Dr Alan Blinder demonstrates an amazing lack of understanding of insurance and of welfare for a Princeton professor and erstwhile vice-chairman of the Fed. “Health-care reform,” he writes, “the impossible dream that seemed to become a reality in 2010, is now in mortal danger.”
As he acknowledges, this is no small matter, impacting as it impacts one-sixth of our nation’s economy. He also correctly recalls a bit of history: “our country was founded on the idea that the rights to life, liberty and the pursuit of happiness are inalienable.”
Then he demonstrates his lack of understanding of any of this by adding this false premise to his argument:
Access to affordable health care is surely essential to two of these three rights, maybe to all three.
Then he conflates the Patient Protection and Affordable Care Act—a mandated health “insurance” program that’s much broader in its sweep than just the Individual Mandate—with affordable health care itself.
As John Adams so rightly put it, Happiness is this:
All men are born free and independent, and have certain natural, essential, and unalienable rights, among which may be reckoned the right of enjoying and defending their lives and liberties; that of acquiring, possessing, and protecting property; in fine, that of seeking and obtaining their safety and happiness.
There’s nothing in there that puts government at the forefront of doing for us—we’re responsible for our own outcomes. Of course there’s also nothing in there that prevents government from helping, either, and there is a proper role for government in this arena.
Let’s look at Blinder’s view of that role.
We are…the only rich country that fails to insure all its citizens. The Patient Protection and Affordable Care Act of 2010 seeks to end that.
Aside from the fact that it isn’t government’s role to inure us from the exigencies of life, this position confuses insurance with welfare. Insurance is a voluntary contract between two parties: one with a risk he wishes to mitigate and the other willing to accept some or all of that risk for a fee. But the exchange doesn’t work unless the fee charged actually is commensurate with the risk—that is, the insurer must be able at least to break even over time and across many such contracts for the exchanges to be feasible. To make a business of this, the insurer must be able to make an actual profit. This applies even to governments as “insurer.” Adam Smith understood this.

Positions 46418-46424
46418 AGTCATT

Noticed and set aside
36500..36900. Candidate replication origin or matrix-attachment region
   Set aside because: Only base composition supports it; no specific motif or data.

…the tax code incents employer…. For another, we have somehow decided that the state should provide anyone age 65 or older with health insurance, while everyone younger should fend for themselves. I’d hate to have to explain either of those choices to the proverbial man from Mars.
So the right answer to this is to increase taxes and other costs in order to force us all into a program that not all of us want. Interesting, that. Another answer would be simply to flatten the tax code and to remove the incentives, health-related subsidies, deductions, et al., from the code for both employer and employee. Of course, to best work, this also would require government to get out of the way of the health insurance and health care providing industries (mind, these are separate industries), and place them into actually competitive environments, for instance, allowing health insurance policies to be sold across state boundaries. There are other pro-competitive moves needed, also, but they’re outside the scope of this post.
The “everyone younger fending for themselves” bit is a distortion of the actual situation. I’ll come back to that. We may have thought it a good idea for government to provide seniors with health insurance 50 years ago, when there were 5, 6, and 7 workers for each senior/retiree, but as we’re learning today, we cannot afford it any longer (if we ever should have tried to) either economically or demographically. That’s because, like Social Security, the senior health insurance programs—Medicare and Medicaid—are not programs where those seniors’ Federal Medicare (and Medicaid) taxes were sequestered against their eventual attainment of senior-ness for their own use, but were paid out to current seniors in a pay-as-you-go manner.
Which brings me back to “everyone younger.” Today’s far fewer younger (there are only a bit over 3 workers per retiree today) are not allowed to fend for themselves—they’d be better off if they were. Instead, their take-home pay is reduced by those medical payroll taxes, which are immediately transferred to others; these younger are not allowed to put that money into their own retirement health program. Indeed, the government limits who is allowed to have their own Health Savings Accounts to those wealthy enough to afford Very High Deductibles in their insurance policies, and this same government caps how much “everyone younger” is allowed to put into one of those accounts in any given year. Blinder’s precious health care reform does nothing to redress this.
Finally, metaphor aside, I care not a farthing for what the man from Mars might wonder—my business is mine, not his. Nor is it the business of any earthly government.
Why does the law require people to purchase health insurance?